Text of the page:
News and CommentEcology

Deformed Frogs Leap Into Spotlight at Health Workshop

Science  19 Dec 1997:
Vol. 278, Issue 5346, pp. 2051-2052
DOI: 10.1126/science.278.5346.2051

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Summary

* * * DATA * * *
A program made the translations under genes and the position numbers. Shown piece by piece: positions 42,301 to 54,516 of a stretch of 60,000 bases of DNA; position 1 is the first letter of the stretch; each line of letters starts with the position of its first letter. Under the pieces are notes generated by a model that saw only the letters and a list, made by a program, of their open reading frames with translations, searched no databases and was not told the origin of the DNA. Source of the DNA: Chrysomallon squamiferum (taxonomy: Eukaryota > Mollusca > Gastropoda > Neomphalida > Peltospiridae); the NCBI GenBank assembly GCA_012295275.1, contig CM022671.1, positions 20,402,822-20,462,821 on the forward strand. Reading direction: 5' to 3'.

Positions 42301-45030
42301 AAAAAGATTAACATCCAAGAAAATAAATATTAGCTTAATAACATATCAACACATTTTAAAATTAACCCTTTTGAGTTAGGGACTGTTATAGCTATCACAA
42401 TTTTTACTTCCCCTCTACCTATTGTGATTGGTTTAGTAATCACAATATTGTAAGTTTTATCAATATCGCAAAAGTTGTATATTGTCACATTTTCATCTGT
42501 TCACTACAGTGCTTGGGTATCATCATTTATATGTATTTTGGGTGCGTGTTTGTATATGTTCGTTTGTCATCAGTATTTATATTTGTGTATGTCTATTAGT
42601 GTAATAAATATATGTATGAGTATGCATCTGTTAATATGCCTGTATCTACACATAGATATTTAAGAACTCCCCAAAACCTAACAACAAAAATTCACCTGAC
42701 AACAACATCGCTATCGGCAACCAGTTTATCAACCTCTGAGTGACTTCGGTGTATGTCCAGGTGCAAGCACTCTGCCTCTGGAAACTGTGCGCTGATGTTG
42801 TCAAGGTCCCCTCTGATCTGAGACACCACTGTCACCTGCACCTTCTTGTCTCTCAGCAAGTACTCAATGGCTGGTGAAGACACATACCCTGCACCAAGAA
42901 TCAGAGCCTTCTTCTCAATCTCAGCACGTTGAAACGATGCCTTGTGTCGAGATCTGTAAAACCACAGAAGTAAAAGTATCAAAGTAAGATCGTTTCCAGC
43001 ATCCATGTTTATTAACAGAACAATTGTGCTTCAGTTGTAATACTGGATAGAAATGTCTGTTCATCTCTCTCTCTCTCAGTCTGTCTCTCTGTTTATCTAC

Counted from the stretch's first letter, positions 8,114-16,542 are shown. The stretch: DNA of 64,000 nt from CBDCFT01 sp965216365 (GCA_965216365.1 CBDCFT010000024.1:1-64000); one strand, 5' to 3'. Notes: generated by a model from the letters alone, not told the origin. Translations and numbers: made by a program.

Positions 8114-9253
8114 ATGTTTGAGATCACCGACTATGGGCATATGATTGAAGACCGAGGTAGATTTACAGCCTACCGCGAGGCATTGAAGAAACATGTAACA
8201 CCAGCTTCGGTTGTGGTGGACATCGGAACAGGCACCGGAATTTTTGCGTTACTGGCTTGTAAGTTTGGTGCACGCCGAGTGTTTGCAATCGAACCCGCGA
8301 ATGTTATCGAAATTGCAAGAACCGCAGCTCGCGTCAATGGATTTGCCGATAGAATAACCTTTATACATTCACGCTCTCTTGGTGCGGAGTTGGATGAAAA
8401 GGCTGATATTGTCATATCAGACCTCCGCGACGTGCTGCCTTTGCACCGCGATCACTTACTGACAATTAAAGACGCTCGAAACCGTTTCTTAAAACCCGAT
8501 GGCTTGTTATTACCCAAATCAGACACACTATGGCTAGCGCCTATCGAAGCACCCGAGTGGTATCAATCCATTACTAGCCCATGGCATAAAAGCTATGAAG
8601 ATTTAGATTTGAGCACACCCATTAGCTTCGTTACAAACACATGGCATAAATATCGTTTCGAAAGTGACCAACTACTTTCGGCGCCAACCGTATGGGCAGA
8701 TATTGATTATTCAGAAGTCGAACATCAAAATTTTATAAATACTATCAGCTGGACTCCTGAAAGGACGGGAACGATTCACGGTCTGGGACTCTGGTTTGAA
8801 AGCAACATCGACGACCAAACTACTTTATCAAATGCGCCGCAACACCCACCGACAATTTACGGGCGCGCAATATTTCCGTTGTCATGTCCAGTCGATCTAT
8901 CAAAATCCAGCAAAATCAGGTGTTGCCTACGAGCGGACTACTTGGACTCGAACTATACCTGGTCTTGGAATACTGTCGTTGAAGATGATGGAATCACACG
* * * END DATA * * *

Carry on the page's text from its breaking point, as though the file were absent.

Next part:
RESEARCH TRIANGLE PARK, NORTH CAROLINA-- When rumors of malformed frogs in America's northern Great Plains started circulating a few years ago, most wildlife scientists said the abnormalities suggested an early warning of environmental deterioration. But now three hotly contested theories have emerged: The main culprit is either a parasite, ultraviolet radiation, or an environmental chemical. To help determine whether what's hurting the frogs could also hurt humans, the National Institute of Environmental Health Sciences held a workshop here last week to take a critical look at the data. By the time the workshop ended, however, it was clear that far more questions than answers remain. Some frog researchers even argue that the alarm could be much ado about nothing: No one knows whether abnormalities are truly on the rise or if people have just become more assiduous at finding and reporting them.